These powerful moments of contemplation make the tours popular with their guests, who value the intimate and personal approach. Another factor that makes them unique is their small but devoted team, consisting of tour guides Danny and Titus and bus driver Ben, who each have their personal expertise. “As a team, we always take a moment for ourselves to really sit and contemplate where we are while everyone else is still walking around. It can be hard to imagine, because it looks so different 75 years later, but even without any visible traces you know it took place right there. We also often see group members discussing the events of the day among themselves, and, primarily on the Auschwitz trip, comfort each other, which is really lovely. People often add each other on Facebook, meet up to go to museums or go round each other’s house for dinner. I think that’s wonderful. It’s proof of the close, emotional connection that is created by being on the road together for five, six, seven days.”
Keeping the war alive
I mention that when it comes to discussing history, linearity and hard facts are traditionally associated with men, while a female retelling of events tends to jump around in time and focus on the emotional impact of events. Anne nods. “The sensitive part. I suppose I do encourage that in my own way, with my meditation moments and photographs and my efforts to put things into perspective, and touch people’s hearts with what we do.” Whether or not you believe there is any truth to this stereotype, I think the shift towards more witness-centred narratives is an important one, responsible for keeping interest in the war alive for all these years. A steady stream of novels, movies and video games attests to this, as do many war museums, offering interactive exhibits and simulation rooms, where you can experience a flight across the channel in a C-47 or an artillery barrage during the Battle of the Bulge. While games like Call of Duty have often been derided for encouraging violence in young people, and the World War II edition for presenting a myopic view of the war—shooting the big bad Germans and little else—Anne tells me the opposite is far more often true.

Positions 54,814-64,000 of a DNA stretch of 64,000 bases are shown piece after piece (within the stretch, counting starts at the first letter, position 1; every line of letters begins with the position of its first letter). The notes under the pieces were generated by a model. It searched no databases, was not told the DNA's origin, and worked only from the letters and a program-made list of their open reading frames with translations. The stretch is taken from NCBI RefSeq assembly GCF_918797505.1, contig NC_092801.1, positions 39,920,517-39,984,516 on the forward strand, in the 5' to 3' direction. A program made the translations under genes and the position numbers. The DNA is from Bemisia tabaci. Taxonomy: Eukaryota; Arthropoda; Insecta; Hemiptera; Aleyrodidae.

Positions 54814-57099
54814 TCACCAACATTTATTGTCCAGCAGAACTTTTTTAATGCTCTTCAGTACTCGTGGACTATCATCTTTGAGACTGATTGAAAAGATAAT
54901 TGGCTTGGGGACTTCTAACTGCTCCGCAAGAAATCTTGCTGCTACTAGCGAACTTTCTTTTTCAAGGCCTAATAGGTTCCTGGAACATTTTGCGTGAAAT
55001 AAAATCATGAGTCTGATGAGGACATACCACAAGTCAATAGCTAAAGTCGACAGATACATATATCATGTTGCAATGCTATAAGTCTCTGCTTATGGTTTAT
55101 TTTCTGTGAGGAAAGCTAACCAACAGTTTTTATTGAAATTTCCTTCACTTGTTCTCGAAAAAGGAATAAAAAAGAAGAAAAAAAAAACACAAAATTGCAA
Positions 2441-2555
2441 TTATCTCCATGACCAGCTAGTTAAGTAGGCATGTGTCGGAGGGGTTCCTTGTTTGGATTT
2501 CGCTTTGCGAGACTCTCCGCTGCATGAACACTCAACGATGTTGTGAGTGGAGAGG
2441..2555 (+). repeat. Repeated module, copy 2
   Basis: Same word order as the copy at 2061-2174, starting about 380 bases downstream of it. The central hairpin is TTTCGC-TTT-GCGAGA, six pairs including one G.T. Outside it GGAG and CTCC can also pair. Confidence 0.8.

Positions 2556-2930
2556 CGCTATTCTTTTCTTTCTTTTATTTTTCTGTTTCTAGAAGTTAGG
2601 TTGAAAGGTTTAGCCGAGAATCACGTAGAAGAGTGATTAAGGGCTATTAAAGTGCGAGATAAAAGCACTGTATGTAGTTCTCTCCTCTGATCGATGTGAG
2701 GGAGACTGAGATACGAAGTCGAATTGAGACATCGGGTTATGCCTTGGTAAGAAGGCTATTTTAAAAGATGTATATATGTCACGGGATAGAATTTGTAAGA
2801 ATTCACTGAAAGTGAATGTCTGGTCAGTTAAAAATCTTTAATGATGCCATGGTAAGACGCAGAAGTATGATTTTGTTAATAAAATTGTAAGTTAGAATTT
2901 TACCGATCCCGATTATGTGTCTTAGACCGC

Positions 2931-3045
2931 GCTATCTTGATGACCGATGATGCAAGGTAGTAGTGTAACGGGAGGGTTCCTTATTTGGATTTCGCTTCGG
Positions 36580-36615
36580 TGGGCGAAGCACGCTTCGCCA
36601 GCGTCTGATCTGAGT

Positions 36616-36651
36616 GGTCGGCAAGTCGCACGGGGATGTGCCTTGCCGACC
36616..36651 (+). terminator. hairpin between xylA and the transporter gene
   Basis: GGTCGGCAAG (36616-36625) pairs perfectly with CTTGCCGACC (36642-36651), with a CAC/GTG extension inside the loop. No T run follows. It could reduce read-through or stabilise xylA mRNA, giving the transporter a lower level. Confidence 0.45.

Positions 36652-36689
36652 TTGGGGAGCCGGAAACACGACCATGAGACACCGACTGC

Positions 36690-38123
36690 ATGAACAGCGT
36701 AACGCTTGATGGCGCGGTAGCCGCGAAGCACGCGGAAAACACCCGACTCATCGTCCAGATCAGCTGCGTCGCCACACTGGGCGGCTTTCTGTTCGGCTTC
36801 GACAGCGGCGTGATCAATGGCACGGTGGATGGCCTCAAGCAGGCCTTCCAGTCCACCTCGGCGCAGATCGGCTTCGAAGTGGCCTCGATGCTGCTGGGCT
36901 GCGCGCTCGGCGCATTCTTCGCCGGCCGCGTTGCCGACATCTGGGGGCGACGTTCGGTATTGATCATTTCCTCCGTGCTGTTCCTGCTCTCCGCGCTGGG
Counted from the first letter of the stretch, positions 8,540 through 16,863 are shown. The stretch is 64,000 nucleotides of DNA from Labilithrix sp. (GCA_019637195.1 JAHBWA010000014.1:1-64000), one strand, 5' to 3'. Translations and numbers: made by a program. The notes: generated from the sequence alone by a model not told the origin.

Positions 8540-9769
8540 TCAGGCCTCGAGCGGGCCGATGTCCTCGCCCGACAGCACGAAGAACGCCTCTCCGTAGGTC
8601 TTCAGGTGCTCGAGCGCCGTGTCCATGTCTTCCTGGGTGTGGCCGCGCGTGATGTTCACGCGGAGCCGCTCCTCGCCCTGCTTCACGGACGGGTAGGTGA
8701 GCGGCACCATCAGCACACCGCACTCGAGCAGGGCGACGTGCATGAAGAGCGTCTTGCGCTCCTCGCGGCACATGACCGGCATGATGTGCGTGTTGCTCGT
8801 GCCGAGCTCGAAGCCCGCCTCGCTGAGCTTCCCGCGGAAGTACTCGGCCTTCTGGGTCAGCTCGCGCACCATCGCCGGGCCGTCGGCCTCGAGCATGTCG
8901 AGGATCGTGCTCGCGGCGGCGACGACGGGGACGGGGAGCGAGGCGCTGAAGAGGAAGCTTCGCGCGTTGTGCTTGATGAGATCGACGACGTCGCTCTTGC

“I’ve played the game in the past, and I thought it was both beautiful and eerie,” she says. “You start off in the landing craft, then you’ve got to get onto the beach and up to the dunes. It actually made me cry. You’re one of many making their way forward while it’s raining bullets and your buddies are dying all around you. It was a little too real, to be honest, and I’ve heard the same thing from other people who have played it. In the game, you can die and come back, but of course, in real life, you couldn’t.”
I suggest that this level of emotional involvement makes people who play the game much more involved with events than people who only focus on facts.
“Yes, although of course there are two sides to it, which are both valid. There’s a danger that gamification of real war events makes them seem too ‘fun’, not to be taken seriously. War isn’t a game at all. But this way, you get a lot more people from younger generations involved in what’s happened, because it really triggers their interest. And I hope these people are then keen to go on a tour to see where it all really happened, which is nothing but a good thing.” With this year being the 75th anniversary of D-Day, interest in visiting war sites has spiked like never before. Anne expresses hope that the popularity isn’t just due to the 75th anniversary, but will continue to grow in the years to come.